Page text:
Q&A 072

Published on:
June 8, 2022

Dear Q&A friends,

Actions and reactions. Consequences in time. This edition looks at the interactions stemming from our behaviour and our ability to affect them. Enjoy!


The consequences of our actions are not always directly visible. We have short-term and long-term results. Seth Godin condensed some learnings in a wonderful tiny bit of prose:

"If people got a hacking cough and a chronic disease an hour after smoking their first cigarette, it’s unlikely many people would smoke. If earthquakes happened a day after fracking for gas was tried, they would probably have stopped."

Even if we have a compelling narrative on long-term consequences of our actions, humans have a tendency to discount our future. We often choose short-term rewards over long-term rewards, even if the long-term ones are much more compelling. In a famous psychology experiment conducted in the 60's, kids were given a choice between eating a marshmallow that was in front of them, or waiting a while and getting a second marshmallow as a reward. The experiment then proved a correlation between kids' ability to delay gratification and better 'life outcomes'.

Even though the results of this experiment have been nuanced in later iterations, the lessons remain. Seeing a long-term picture where others don't, generally gives you an edge.

"Most of us are able to respond to a feedback loop in the short run. The real opportunity and challenge is to get much better at recognizing the long loops."

I feel there is a caveat though. If you don't enjoy the short-term actions, acting for the future might give you the 'life outcomes' deemed best in the 60's, but they might not hand you the happiest life. Sometimes just grabbing the marshmallow in front of you might be a great choice.

🪸 Coral

For quite some time, it is known that coral reefs are endangered by global warming. This is because the algae that reside within corals and provide them with food experience malfunction in their photosynthetic mechanisms at higher temperatures. Rather than producing molecular oxygen as waste of the photosynthesis, they start generating highly toxic oxygen-rich compounds, such as peroxides. You probably know the side-effects of peroxide: bleaching. For some, useful for their teeth, clothes or hair but for corals a deadly cocktail.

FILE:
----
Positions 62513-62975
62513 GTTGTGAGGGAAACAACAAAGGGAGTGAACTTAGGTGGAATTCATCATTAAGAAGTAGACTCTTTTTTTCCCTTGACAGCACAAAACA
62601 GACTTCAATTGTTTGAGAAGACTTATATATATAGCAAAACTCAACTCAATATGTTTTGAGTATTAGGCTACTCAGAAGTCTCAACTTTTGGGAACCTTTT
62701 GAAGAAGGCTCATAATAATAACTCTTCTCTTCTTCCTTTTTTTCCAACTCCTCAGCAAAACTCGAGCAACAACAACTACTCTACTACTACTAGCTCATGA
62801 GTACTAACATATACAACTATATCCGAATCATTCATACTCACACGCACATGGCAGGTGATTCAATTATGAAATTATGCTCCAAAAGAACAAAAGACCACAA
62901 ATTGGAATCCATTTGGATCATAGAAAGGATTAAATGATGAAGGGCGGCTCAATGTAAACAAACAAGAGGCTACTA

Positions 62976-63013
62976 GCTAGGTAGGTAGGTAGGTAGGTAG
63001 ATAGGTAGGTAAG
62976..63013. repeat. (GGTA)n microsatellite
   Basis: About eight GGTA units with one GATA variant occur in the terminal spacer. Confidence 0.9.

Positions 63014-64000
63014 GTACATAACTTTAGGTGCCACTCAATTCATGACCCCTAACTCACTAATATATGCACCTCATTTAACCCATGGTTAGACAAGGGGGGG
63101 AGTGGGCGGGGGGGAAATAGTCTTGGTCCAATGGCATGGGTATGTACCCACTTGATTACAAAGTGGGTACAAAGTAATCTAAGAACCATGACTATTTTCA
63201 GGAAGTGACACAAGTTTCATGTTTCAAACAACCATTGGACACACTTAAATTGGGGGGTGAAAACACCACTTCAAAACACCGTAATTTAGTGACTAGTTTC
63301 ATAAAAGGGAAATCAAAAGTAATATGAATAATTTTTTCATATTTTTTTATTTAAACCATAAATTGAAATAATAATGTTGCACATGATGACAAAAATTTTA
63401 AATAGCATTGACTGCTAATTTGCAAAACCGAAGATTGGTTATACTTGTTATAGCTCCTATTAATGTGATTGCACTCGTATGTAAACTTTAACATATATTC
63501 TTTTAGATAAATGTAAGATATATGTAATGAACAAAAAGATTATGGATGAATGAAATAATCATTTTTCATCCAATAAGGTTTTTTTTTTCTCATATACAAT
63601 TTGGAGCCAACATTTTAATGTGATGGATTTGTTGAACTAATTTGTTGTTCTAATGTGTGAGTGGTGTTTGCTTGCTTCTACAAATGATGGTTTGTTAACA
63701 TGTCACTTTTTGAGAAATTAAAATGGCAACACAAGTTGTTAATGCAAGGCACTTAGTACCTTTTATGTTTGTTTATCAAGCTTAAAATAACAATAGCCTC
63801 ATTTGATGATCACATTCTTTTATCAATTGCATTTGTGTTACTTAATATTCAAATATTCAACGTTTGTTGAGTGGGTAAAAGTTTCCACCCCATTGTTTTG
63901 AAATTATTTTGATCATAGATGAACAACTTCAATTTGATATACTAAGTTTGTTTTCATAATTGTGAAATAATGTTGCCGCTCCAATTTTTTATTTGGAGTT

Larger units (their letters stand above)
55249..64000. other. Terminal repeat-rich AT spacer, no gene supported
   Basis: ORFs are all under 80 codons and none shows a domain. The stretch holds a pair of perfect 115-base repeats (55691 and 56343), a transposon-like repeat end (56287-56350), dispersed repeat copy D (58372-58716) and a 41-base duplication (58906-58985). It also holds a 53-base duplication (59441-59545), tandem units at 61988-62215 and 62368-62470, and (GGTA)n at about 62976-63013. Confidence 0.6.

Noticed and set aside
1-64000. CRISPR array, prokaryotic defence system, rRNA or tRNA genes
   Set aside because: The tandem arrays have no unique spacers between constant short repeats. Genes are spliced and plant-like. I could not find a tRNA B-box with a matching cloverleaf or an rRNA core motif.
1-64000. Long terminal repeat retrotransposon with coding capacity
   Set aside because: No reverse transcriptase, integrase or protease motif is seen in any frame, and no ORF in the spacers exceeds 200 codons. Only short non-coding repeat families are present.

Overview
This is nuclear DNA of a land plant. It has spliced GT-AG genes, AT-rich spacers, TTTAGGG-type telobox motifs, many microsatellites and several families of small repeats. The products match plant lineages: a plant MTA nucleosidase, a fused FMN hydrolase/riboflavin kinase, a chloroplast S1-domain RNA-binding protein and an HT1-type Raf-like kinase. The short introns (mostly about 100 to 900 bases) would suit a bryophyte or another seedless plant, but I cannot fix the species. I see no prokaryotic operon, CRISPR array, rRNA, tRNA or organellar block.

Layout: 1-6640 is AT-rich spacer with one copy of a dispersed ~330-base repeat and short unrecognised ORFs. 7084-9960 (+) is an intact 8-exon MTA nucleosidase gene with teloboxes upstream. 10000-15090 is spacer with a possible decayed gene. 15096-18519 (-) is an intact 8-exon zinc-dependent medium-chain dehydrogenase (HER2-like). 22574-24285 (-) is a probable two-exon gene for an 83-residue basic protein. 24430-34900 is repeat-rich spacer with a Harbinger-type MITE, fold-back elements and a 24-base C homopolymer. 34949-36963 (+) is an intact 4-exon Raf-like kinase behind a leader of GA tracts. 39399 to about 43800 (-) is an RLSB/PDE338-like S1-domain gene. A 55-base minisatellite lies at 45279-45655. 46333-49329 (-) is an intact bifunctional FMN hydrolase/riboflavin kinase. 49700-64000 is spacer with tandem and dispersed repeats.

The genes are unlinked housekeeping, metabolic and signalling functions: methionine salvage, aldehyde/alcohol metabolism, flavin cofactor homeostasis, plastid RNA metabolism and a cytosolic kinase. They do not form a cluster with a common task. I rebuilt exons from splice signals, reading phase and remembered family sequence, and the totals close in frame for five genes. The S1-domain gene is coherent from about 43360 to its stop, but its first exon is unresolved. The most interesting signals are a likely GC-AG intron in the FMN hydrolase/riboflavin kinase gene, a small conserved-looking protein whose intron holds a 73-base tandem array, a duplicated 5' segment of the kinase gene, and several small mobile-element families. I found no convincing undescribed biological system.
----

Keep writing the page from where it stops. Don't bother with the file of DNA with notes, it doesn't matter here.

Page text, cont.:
An article in the Economist shared some good news to combat the destruction that is happening at ever-increasing speed. There are several areas of research that are showing promising results. First of all, there are coral species that are already heat resistant. These can be found for example in the Red Sea. Research focuses on either transferring these species to endangered reefs or isolating the specific genes responsible for the heat-resistance.

Another focus area is the notion that some reefs seem to be more heat-resistant than others despite the fact that they are structurally and genetically similar. It seems that the environment they are in has a big influence. Organisms that are symbiotic to corals, for example particular types of their companion algae, seem to create more robust mechanisms of photosynthesis.

All these insights and potential solutions are promising, but large scale applicability is a challenge. Just imagine how you're going to populate the Great Barrier Reef, an area as big as Italy, with heat-resistant types coming from the Red Sea. As one of the researchers, Dr Cohen, notes:

“We have to let nature do its thing, because only nature can do it on the scale that’s necessary."

Nature will surely adapt to higher temperatures itself as well. Let this promising research not distract us from tackling the root cause.


In kids, tolerance for frustration is well-tested while doing crafts and drawings. Scissors not responding as intended, cutting a piece of paper the wrong way. A marker line ruining 20 minutes of intense drawing. At our home, we could have a landfill of failed projects, crumbled in frustration and tossed after a small mishap.